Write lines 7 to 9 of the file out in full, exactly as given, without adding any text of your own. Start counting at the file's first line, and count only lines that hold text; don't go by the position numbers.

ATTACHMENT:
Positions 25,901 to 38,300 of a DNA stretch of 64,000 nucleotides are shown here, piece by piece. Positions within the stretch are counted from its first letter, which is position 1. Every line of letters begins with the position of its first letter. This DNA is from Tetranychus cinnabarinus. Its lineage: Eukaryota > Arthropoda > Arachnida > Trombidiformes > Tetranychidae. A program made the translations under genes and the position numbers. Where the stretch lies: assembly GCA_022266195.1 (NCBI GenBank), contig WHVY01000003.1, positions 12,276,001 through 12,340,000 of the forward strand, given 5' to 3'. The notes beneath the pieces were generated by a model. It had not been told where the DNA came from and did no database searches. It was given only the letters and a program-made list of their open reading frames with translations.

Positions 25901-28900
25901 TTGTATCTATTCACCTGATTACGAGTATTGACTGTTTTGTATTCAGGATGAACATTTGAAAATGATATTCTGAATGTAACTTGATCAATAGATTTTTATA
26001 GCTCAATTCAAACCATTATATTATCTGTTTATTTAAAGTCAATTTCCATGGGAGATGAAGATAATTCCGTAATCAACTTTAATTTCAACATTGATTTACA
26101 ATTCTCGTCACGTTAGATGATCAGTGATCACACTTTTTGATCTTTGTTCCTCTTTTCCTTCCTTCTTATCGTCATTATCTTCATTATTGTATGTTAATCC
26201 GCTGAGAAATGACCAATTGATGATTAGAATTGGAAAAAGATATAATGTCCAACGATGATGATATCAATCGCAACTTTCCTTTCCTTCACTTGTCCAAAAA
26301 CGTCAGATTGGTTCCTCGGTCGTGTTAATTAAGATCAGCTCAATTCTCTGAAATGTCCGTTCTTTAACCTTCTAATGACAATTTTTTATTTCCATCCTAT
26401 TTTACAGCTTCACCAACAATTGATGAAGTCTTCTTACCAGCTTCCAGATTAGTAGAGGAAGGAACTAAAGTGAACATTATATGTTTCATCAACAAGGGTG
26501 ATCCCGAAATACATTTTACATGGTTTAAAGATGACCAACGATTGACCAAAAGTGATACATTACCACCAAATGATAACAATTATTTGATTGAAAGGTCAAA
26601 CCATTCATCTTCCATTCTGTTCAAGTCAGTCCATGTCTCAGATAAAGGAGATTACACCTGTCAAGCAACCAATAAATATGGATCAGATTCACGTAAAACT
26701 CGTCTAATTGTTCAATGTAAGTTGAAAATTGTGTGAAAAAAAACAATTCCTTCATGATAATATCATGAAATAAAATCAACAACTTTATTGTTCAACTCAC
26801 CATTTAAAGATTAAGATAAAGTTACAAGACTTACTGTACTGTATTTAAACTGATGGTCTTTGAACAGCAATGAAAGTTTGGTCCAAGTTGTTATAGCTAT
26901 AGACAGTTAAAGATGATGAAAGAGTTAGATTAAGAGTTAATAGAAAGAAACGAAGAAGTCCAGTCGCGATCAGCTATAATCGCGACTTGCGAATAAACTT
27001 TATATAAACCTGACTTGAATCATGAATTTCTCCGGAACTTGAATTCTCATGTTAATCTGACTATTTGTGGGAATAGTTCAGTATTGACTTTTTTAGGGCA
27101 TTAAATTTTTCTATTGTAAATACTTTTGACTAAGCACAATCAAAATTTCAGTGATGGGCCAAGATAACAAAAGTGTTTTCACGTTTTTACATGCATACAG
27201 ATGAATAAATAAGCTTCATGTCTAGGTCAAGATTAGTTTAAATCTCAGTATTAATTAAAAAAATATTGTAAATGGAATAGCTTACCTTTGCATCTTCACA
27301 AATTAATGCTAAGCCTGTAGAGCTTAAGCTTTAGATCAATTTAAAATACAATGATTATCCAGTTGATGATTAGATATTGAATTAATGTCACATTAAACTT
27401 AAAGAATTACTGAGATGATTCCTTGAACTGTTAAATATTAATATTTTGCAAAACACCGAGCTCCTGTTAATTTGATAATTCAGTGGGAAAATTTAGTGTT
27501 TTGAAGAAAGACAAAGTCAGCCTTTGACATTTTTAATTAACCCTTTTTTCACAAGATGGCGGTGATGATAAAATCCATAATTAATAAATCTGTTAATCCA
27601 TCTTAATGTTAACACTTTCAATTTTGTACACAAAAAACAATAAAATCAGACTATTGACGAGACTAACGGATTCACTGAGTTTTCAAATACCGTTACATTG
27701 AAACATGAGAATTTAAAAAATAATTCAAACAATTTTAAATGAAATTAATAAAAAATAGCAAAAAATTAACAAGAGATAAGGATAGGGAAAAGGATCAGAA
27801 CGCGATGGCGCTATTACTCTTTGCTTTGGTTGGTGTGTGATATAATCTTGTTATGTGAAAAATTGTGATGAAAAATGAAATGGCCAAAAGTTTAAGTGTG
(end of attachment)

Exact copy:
26301 CGTCAGATTGGTTCCTCGGTCGTGTTAATTAAGATCAGCTCAATTCTCTGAAATGTCCGTTCTTTAACCTTCTAATGACAATTTTTTATTTCCATCCTAT
26401 TTTACAGCTTCACCAACAATTGATGAAGTCTTCTTACCAGCTTCCAGATTAGTAGAGGAAGGAACTAAAGTGAACATTATATGTTTCATCAACAAGGGTG
26501 ATCCCGAAATACATTTTACATGGTTTAAAGATGACCAACGATTGACCAAAAGTGATACATTACCACCAAATGATAACAATTATTTGATTGAAAGGTCAAA